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are vacuum cleaners bad for your health?

by:IMASS     2019-11-27
You religiously vacuum your house to remove all the dust, dirt and bacteria and make sure your indoor air is OK.
But new research suggests that some vacuum cleaners may actually make things worse, not better.
Certain vacuum cleaners spit fine dust and bacteria back into the air where they can spread the infection and cause allergies.
Google Cloud service disruptions missing connadik\'s mother, Virginia Beach shooting protesters interrupted Harris Australian researchers to test 21 vacuum cleaners from 11 manufacturers, including two commercial models.
Vacuum cleaners range from less than $100 to nearly $800 between six months and 22.
Brands include Dyson, Electrolux, Hoover, iRobot and Sanyo.
The researchers measured 62 different air emissions.
They release some bacteria, dust and allergens back into the air.
The study shows that newer, more expensive vacuums often cause less indoor air pollution than older, cheaper models.
High vacuum-
Air Efficiency of particles (HEPA)
Compared to vacuum cleaners that do not use these special filters, the dust and bacteria content released by the filter is slightly lower.
99 HEPA filters should be removed.
9% of pollen, animal dandruff, and even bacteria in the air.
New discoveries have emerged in the field of environmental science and technology.
\"The act of vacuum cleaning and vacuuming can both be released and re-created
Researchers at Queensland University of Technology in Brisbane, Australia, wrote: \"The suspension of dust and allergens leads to increased exposure . \".
Viviana timino, MD, says indoor air cleaning tips from prosthetic limbs, but don\'t throw the vacuum cleaner you trust out so quickly.
She is an assistant professor of allergy and immunology at the University of Miami medical school.
\"In order for the vacuum to do more harm than good, it has to be a really old vacuum that has never been cleaned,\" she said . \".
\"In general, most vacuum cleaners release more dust, dirt and allergens than they do.
\"HEPA filters are still the way to go, and they remove more particles than they release back,\" she said.
\"There are other things you can do to keep the indoor air clean.
\"If you or someone in your family does have an allergy to the room, throw away the carpet,\" she said . \".
\"If you throw the carpet, wash it once a week with real hot water.
This will kill mites and other allergens.
\"The Feather Duster is just rearranging dust in the room.
Change to a micro-fiber or static cloth.
These won\'t stir up dust, she said.
The HEPA filter is still the best, says Jeffrey May.
He is the chief scientist at the mayindoor air survey company in tynsboro, Massachusetts.
The author of several books including my house is killing me!
Family Guide for families with allergies and asthma.
\"An abandoned old vacuum cleaner will definitely release more allergens than a new one,\" he said . \". His advice?
Buy a vacuum cleaner with a HEPA filter, replace the filter regularly and clean your house.
\"Be sure to vacuum under the furniture and behind the furniture,\" Mei said . \".
\"You can\'t believe what\'s piled up there, which could be a huge source of allergens.
\"David Corey, MD, is not a fan of vacuum cleaners.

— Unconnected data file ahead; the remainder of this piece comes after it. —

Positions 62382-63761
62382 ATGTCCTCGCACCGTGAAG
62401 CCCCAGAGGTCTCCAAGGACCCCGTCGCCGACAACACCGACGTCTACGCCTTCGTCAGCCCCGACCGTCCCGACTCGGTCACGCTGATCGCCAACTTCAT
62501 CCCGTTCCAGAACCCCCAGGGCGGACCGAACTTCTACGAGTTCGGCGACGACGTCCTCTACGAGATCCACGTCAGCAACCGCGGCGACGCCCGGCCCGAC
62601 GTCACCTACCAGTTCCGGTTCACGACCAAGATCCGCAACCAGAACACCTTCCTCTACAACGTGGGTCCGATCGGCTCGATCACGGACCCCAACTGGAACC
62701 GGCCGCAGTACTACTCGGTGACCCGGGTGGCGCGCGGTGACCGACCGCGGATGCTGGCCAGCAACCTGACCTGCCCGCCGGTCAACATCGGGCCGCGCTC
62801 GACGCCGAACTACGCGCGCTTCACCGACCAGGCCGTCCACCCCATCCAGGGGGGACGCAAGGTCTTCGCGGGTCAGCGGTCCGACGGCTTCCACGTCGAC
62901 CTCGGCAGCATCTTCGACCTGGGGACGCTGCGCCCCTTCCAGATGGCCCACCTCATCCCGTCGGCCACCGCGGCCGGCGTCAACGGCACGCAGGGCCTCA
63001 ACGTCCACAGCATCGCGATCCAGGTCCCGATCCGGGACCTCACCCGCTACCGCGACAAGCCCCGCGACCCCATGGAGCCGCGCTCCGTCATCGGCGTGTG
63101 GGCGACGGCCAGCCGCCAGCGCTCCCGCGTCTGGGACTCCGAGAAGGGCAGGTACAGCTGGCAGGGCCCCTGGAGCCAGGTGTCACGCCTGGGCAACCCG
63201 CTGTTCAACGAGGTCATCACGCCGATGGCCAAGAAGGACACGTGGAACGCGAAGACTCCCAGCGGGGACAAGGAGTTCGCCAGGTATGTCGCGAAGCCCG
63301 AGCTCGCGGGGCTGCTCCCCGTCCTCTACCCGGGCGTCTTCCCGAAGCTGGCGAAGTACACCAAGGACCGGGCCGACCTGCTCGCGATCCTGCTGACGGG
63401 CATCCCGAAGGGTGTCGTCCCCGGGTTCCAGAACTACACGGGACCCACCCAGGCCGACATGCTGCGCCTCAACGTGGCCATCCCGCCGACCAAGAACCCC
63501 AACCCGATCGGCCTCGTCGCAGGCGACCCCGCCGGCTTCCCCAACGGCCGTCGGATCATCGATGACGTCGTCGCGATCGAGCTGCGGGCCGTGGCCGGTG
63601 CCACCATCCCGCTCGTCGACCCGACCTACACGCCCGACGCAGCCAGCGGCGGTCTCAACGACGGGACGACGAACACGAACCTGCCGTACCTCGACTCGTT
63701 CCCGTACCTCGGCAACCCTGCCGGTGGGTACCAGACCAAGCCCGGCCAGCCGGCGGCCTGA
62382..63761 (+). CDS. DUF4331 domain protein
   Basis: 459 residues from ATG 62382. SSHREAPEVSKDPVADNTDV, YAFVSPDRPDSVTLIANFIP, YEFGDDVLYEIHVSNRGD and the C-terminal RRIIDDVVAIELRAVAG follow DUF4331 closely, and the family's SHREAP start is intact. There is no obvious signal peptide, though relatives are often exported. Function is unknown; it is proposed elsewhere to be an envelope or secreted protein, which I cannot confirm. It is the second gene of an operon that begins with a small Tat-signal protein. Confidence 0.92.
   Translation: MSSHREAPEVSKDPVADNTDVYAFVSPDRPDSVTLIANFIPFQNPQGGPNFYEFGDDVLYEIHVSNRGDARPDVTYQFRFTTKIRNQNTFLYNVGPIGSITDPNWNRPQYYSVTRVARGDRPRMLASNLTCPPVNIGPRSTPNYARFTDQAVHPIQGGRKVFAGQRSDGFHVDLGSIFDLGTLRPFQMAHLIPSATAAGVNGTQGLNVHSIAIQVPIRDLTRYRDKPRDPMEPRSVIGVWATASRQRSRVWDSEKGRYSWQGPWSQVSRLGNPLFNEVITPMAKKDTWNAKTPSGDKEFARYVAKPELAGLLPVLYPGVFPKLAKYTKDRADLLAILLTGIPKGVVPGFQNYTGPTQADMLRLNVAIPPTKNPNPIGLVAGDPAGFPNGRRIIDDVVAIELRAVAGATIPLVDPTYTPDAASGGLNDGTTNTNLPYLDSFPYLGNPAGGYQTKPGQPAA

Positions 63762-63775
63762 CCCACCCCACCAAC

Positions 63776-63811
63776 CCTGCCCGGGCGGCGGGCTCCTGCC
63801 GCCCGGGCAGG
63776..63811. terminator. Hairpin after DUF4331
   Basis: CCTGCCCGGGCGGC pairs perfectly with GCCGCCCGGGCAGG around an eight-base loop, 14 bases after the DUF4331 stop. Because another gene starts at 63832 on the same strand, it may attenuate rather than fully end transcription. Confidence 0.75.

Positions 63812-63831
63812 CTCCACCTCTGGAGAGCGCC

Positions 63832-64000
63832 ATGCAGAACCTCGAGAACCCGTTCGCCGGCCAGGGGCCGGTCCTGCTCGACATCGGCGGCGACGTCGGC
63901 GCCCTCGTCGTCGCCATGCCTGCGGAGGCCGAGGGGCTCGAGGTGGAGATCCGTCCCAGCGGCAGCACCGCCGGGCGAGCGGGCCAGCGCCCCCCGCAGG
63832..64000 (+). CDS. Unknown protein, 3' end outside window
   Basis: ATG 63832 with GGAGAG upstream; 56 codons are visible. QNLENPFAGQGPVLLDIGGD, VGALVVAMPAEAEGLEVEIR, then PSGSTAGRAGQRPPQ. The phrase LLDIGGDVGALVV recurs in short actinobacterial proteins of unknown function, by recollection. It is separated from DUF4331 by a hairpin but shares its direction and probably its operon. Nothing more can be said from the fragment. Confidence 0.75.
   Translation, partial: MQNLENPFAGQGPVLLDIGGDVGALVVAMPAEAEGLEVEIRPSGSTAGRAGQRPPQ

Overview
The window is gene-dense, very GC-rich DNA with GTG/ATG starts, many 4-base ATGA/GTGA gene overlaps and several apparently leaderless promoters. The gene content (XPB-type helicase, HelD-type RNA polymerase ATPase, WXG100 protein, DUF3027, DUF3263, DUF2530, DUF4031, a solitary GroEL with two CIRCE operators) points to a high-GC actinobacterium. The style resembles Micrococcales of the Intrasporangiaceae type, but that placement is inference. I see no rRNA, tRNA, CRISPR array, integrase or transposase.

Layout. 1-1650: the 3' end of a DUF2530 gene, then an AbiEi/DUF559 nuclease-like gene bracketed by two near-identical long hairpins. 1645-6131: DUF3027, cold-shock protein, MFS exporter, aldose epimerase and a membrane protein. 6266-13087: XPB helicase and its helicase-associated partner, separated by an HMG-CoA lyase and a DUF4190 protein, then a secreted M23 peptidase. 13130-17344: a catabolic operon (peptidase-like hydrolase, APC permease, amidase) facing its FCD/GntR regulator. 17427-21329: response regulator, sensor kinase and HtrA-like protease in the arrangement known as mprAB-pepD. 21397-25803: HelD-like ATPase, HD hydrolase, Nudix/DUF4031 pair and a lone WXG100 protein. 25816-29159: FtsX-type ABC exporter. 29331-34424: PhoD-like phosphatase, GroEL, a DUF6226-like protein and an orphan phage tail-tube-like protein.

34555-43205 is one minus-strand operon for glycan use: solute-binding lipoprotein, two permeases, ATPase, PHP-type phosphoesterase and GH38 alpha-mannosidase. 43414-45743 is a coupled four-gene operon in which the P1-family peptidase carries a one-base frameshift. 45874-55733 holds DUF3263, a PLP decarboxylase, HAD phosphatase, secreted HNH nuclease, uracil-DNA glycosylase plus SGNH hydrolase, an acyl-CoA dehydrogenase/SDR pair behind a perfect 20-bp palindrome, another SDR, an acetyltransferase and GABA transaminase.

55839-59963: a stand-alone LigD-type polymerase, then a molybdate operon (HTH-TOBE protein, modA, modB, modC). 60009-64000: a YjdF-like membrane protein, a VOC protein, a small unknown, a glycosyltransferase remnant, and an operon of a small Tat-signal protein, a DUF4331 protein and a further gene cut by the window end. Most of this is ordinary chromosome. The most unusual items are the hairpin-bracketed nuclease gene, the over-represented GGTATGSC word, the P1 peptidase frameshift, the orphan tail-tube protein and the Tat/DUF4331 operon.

Corey is a professor and director of the Department of Immunology, allergy and rheumatism immunization at Baylor College of Medicine, Houston, Texas.
The only vacuum that makes sense, he says, is the central device.
With these, the motor and filtration units are located right outside the house, so all the dust is also filtered out.
\"The standard vacuum cleaner will emit some kind of dust, but it is very worrying to know that the old vacuum cleaner will emit more particles,\" he said . \".
\"If you stir the carpet by walking through the carpet or vacuuming with a vacuum cleaner, you will atomize these dust, bacteria and spores to make it more likely that you will breathe in something that will cause your symptoms, \"he said.
If you have allergies or asthma, replace the carpet with a hard tile, wood or felt floor, he says.
\"Use the best vacuum you can use. . .
HEPA filters may not be as good as the manufacturer described, but please use them if you have asthma.
\"Put your hand down:\" It will do better than traditional filters.
\"It is best to continue to clean the room regularly . \"
The cleaning of the house is still a way, says Notini.
She is vice president of communications and marketing at the home appliance manufacturers association.
Notini was unable to review the study, but a press release from the American Chemical Society on the study did not lead her to the conclusion that \"anyone should stop vacuuming.
\"It\'s much better to continue vacuuming and cleaning regularly to reduce particles and help improve the overall indoor air quality,\" she told WebMD . \".
Comments by Michael W Dennis man
Smith, MDSOURCES: LD Knibbs, etc.
Environmental Science and Technology. 2011. In press.
Dr. Viviana Temino, assistant professor of allergy and immunology at the University of Miami School of Medicine.
Professor David Corey
Section Chief, Department of Allergy, Immunology and rheumatism;
Department of Medicine, Baylor College of Medicine, Houston, Texas.
Jeffrey May, chief scientist, is the mayindoor air survey company in tennsboro, Massachusetts. Jill A.
Nodini, vice president of communications and marketing, Home Appliance Manufacturers Association.
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